As we find ourselves in the midst of Avengers: Endgame and the NFL Draft – two celebrations of grown men pummeling each other – we thought we’d class things up a bit. On this podcast, we offer our very own draft pertaining to the films each of us will review during the Criterion Month of July. Much like past years, John sticks to a theme, Sean tries to see some of The Greatest Movies of All Time™, and Colin just befuddles everyone with movies no one’s heard of. Be sure to check back in July when we get this Criterion train a-rollin’! Continue reading
Does anyone want to hear what a straight white adult male has to say about Blue is the Warmest Colour? I don’t. Like Persona earlier this month Blue is the Warmest Colour is a movie I wanted to see but didn’t want to write about it because I don’t feel I have anything to offer to the conversation. I can tell you that I liked the film and it was romantic and sexy and funny and sad but not much else. I’ve also been waiting to finish it for five years. Yes, I started watching it in 2013 before giving up forty minutes in. Not because of the film’s content. Because the film is 179 minutes long. Which is funny considering this will be the shortest (and last) review of Criterion Month.
Any time we do a month like this, it’s always fun to see the different themes and similarities that connect many of the films, even though with Criterion month, there really isn’t much intention for the films to have anything in common. But one genre that has seemed to crop up quite a bit this year is the coming-of-age film, and in particular ones done by either first time or up-and-coming directors. Fish Tank is another film that falls into both these categories, which firmly established Andrea Arnold as a fresh new voice whose career so far appears to be as unpredictable as this film’s main character. Continue reading
I dare you to find a director with a weirder body of work than David Gordon Green. Not more diverse or worse, just weirder. Bursting onto the scene in the early ‘00s, Green looked like the heir apparent to Terrence Malick. The southern gothic settings and stoic narration of his early films had all the makings of the next great American auteur. Then Pineapple Express happened. Okay, maybe Green’s just trying to test the market. Make a film that can result in actual box office dollars instead of pinching pennies from arthouse cinemas. Then Your Highness happens. Okay, maybe he had such a fun time he wanted to give it one more go. Then The Sitter happened… He’s dead, Jim. So let’s bypass all the gloom and doom for now and go back to a simpler time. The time of Washington.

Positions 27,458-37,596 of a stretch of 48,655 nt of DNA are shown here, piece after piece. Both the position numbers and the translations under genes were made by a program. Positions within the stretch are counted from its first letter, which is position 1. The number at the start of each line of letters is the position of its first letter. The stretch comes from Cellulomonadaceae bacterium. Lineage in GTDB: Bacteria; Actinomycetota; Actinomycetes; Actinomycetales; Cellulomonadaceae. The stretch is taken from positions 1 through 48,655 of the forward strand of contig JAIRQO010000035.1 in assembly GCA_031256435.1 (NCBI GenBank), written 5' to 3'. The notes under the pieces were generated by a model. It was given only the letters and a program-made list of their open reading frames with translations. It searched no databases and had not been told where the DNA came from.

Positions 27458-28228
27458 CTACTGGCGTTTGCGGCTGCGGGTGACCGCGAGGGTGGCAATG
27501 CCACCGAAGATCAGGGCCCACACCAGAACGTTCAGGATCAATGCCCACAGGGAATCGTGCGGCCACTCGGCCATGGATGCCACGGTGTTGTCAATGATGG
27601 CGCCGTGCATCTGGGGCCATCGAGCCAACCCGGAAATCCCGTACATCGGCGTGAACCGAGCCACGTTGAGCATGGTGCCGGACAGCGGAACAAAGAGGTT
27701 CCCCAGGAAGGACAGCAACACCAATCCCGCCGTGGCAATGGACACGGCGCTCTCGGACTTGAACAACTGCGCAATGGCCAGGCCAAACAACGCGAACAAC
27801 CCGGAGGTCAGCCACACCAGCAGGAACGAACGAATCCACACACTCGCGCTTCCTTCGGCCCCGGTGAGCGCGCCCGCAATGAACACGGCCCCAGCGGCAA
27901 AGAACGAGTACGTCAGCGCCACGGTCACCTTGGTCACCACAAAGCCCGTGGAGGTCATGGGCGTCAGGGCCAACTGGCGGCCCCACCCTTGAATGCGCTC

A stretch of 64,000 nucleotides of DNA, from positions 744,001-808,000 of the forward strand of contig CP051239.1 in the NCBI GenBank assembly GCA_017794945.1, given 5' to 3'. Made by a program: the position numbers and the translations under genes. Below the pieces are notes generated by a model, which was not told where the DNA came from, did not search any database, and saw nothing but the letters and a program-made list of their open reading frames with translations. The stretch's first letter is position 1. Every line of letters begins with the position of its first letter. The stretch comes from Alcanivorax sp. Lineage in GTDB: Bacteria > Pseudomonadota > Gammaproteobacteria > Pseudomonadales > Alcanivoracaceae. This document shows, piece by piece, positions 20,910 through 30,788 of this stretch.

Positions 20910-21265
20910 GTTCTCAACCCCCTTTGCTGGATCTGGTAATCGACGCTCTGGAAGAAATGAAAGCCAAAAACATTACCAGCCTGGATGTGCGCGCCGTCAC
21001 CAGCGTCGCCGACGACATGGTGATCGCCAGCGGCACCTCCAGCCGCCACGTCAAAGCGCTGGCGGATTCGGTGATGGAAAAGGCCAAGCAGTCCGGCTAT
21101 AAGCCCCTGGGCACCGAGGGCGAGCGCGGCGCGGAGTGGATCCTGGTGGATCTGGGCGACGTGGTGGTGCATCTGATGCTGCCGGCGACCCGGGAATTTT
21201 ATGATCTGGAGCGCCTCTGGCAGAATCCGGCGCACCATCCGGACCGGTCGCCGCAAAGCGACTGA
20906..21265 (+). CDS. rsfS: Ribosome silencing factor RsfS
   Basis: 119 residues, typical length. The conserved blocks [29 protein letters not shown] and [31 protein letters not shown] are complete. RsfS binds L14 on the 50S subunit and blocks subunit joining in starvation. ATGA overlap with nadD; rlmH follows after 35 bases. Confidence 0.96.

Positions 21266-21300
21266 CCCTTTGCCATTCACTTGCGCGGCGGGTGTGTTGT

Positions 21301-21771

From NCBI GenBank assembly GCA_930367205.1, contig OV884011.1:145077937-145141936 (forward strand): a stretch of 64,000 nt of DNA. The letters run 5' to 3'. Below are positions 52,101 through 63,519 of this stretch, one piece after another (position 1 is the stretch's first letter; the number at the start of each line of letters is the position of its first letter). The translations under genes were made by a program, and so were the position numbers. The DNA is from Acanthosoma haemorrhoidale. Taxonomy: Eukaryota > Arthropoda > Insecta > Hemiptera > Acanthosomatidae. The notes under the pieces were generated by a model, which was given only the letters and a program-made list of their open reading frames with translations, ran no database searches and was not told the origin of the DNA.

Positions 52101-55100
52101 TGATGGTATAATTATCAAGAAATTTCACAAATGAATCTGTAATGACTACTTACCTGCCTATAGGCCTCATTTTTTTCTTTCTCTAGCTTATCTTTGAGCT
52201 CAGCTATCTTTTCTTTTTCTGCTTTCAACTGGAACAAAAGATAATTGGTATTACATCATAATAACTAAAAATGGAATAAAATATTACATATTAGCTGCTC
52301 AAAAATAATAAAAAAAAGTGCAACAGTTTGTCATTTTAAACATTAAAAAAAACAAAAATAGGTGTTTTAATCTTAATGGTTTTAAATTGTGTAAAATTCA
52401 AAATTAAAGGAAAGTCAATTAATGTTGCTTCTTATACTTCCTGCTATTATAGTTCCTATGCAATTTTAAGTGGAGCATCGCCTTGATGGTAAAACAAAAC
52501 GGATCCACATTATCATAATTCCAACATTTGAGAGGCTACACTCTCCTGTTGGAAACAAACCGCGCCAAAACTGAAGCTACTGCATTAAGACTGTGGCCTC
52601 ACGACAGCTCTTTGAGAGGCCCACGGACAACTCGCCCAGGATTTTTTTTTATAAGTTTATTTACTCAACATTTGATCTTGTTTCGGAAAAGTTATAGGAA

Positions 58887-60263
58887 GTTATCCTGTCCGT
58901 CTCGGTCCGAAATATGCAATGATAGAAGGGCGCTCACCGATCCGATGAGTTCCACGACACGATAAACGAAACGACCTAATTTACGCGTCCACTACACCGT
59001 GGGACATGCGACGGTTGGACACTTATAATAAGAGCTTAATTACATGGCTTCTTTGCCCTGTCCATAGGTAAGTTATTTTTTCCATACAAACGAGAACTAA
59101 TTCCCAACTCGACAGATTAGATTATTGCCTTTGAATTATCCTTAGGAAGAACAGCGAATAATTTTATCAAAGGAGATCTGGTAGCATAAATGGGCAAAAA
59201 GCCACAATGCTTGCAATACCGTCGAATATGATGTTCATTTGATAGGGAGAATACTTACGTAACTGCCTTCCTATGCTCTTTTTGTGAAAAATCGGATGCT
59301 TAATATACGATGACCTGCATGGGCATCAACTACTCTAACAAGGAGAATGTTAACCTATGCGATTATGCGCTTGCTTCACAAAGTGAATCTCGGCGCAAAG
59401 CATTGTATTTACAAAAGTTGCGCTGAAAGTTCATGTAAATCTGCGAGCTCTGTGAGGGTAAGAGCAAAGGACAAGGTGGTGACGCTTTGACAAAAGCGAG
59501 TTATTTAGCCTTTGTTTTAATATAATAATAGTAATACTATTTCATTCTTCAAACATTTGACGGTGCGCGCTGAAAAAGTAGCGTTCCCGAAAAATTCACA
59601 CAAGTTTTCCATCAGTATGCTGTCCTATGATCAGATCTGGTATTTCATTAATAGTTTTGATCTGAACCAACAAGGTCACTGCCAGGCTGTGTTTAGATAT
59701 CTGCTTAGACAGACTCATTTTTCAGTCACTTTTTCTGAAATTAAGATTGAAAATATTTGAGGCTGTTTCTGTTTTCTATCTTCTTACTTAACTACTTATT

I’d planned on reviewing Lynne Ramsay’s 1999 drama Ratcatcher for today. Unfortunately, the film isn’t on streaming or any online rental service that I’m aware of, so I needed a backup. Why did I gravitate to Wim Wender’s 1999 music documentary Buena Vista Social Club? I don’t know. Maybe because it was convenient. Or maybe It was the island rhythms I could feel percolating from within. Let’s find out.
As we come into the home stretch of this year’s Criterion Month, we seem to have found ourselves in a patch of movies about traveling. We had a movie about people puttering about America, then one about traversing France, and now a film about driving around Iran. Taste of Cherry‘s little twist on the minimal road trip formula? It follows a man looking for someone who will burry him after he kills himself.
It seems to me that homelessness is a topic that is never handled terribly well in most Hollywood movies. Usually, most vagrants in films are either objects of unenviable pity, or they seem to be these magical, miserly dudes that some hapless, better-looking protagonist forms an unusual bond with. But, like a majority of the films in the Criterion Collection, Vagabond is not a film born out of a Hollywood studio, nor a film that from what I can tell had much of a cross-over release in America. Fortunately, it provides a both empathetic and unromantic depiction of homelessness, while tapping into the idea that even if a person lives on the fringes of society, they still have the power to impact those living firmly within it. Continue reading